Todd Larson

Creative/adventurous bassist

Todd Larson on SoundBetter

Versed in jazz, r&b and improv/electronic/progressive styles, I work in many genres and delivery formats. I've studied the masters of studio bass from the 70s onward, and I can provide everything from the "Steely Dan" bass sound to avant approaches. I'm a quick study, good reader and can develop unique bass lines for your project.

Although electric bass is my instrument of choice, I’ll employ many types of acoustic and electronic sound palettes.

As the founder of Basic Food Group, formed in 1986, I have performed and recorded with Steve Boyles, Rik Sferra, Hall Sanders, Michael Bruns, Ben Glaros, Eliot Larson and others. The band continues to work on new music, and will release a follow-up to the critically acclaimed "Three Squares" as a two-volume edition of scores.

Performing and recording on the electric and acoustic bass since middle school, I've worked with artists across the spectrum, with concentrations in jazz, experimental, free improv, R&B and New Music. These musicians include Ginger Commodore and Slice, Paul Vachon, Peggy Clark, Bill Gabrys, Doug Keuhn, George Pettus, 2 Mikes In Racin' Wagon, and many uncredited appearances on commercials and demos. I also recorded bass for the recent “Cheap Charms” CD.

As a composer and sound designer I've created soundtracks for documentary and narrative films, including "Long Gone", directed by David Eberhard, Rik Sferra’s award winning video wall installation “Cultural Dysfunction in America”. Most recently, I worked with visual artist Clint Imboden on sound design for his installation at Root Division gallery in San Francisco and the Mind Prison series of short internet films.

Click the 'Contact' above to get in touch. Looking forward to hearing from you.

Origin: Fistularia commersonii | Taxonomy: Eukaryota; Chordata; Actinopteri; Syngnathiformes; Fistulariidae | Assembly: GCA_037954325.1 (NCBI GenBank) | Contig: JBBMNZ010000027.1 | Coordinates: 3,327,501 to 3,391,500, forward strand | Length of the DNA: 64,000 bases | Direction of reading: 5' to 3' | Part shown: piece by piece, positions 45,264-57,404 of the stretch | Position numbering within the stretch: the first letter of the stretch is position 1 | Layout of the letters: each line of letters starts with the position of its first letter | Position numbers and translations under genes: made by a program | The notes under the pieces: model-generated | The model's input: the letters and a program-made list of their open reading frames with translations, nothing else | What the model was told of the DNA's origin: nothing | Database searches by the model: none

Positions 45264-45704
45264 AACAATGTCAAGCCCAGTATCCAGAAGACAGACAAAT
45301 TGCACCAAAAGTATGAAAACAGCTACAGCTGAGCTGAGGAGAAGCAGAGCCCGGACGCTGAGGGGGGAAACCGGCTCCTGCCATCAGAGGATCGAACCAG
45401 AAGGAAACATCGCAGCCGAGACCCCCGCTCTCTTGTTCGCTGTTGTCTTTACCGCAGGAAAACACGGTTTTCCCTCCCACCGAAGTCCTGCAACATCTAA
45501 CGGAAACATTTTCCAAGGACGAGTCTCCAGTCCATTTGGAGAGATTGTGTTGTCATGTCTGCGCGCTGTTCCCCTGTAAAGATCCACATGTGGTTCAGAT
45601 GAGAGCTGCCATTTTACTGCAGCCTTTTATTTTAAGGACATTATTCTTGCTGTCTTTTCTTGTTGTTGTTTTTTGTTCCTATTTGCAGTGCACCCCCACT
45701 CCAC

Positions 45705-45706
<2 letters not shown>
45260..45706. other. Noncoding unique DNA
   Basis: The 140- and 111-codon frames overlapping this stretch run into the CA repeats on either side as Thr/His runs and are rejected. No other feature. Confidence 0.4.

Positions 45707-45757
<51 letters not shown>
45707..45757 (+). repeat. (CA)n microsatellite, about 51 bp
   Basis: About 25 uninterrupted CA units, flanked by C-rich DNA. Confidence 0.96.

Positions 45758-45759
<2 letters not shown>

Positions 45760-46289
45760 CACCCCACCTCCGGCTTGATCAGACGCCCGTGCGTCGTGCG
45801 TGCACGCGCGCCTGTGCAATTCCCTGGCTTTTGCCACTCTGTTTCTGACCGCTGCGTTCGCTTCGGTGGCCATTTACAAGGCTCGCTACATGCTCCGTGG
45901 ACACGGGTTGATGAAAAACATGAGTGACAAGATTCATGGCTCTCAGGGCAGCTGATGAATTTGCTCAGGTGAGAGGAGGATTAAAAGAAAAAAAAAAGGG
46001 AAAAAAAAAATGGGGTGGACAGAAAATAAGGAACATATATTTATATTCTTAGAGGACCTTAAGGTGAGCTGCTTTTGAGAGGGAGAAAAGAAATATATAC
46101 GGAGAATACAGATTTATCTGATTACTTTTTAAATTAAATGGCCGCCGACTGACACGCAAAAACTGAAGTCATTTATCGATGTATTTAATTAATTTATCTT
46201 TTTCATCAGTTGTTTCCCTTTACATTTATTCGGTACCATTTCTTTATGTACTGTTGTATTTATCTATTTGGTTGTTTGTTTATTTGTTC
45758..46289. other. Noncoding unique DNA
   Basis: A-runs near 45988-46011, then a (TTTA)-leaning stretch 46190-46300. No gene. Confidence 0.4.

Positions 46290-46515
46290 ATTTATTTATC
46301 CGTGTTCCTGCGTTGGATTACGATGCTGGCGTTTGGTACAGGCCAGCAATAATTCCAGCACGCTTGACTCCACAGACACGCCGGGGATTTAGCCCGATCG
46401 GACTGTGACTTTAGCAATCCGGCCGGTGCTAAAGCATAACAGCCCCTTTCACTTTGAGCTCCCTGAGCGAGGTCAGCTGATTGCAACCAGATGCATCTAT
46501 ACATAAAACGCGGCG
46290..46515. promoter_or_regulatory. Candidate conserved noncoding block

Interview with Todd Larson

  1. Q: What questions do you ask prospective clients?

  2. A: Timeline for completion, goals for the project, platforms for distribution and budget

  3. Q: What advice do you have for a customer looking to hire a provider like you?

  4. A: Interview them first, send them a demo or example of the sound/style you're looking for. See how they respond to your needs.

  5. Q: If you were on a desert island and could take just 5 pieces of gear, what would they be?

  6. A: an upright bass, nylon string guitar, vintage Fender bass/amp, marimba and drawing pad.

  7. Q: What was your career path? How long have you been doing this?

  8. A: I've studied music theory and jazz theory for decades. Playing bass since the 70's, professional off-and-on since 1977. Along the way I've studied visual art, technology, and creative technologies.

  9. Q: How would you describe your style?

  10. A: All over the map, but melodic, groove oriented and ultimately serving the song.

  11. Q: Which artist would you like to work with and why?

  12. A: Daniel Lanois. I'm a fan of his approach: employing amazing sonics to capture the emotional essence of a song.

  13. Q: Can you share one music production tip?

  14. A: Find a great drummer and capture their groove as best you can.

  15. Q: What type of music do you usually work on?

  16. A: experimental pop, jazz and soundtrack work

  17. Q: What's your strongest skill?

  18. A: Getting quickly to the songwriter's goals for the recording, and pushing the project along to it's greatest potential

  19. Q: What do you bring to a song?

  20. A: Creativity, openness to new ideas and strategies, flexibility, willing to experiment with the sonics. And most importantly, patience!

  21. Q: What's your typical work process?

  22. A: I usually receive charts, scored bass parts, and rough reference tracks from the artist, then discuss various approaches: What purpose does the bass line serve in this particular song? What kind of sound are you looking for?

  23. Q: Tell us about your studio setup.

  24. A: Sadowsky 5-string NYC custom bass, 5 different vintage Fender basses, 1957-64, various effect pedals dieu jour. Apple Logic Pro, Melodyne, and various other softwares and plugins. Focusrite and SSL interfaces, Genelec monitors.

  25. Q: What other musicians or music production professionals inspire you?

  26. A: All the great studio musicians: Will Lee, Chuck Rainey, Michael League, Bob Glaub, Leland Sklar. etc. Also the production ethic of Daniel Lanois.

  27. Q: Describe the most common type of work you do for your clients.

  28. A: Session work for independent projects, from singer-songwriter to jazz, instrumentals and experimental, new music.


GenresSounds Like
  • Studio Musicians
Gear Highlights
  • Sadowsky NYC and vintage Fender basses
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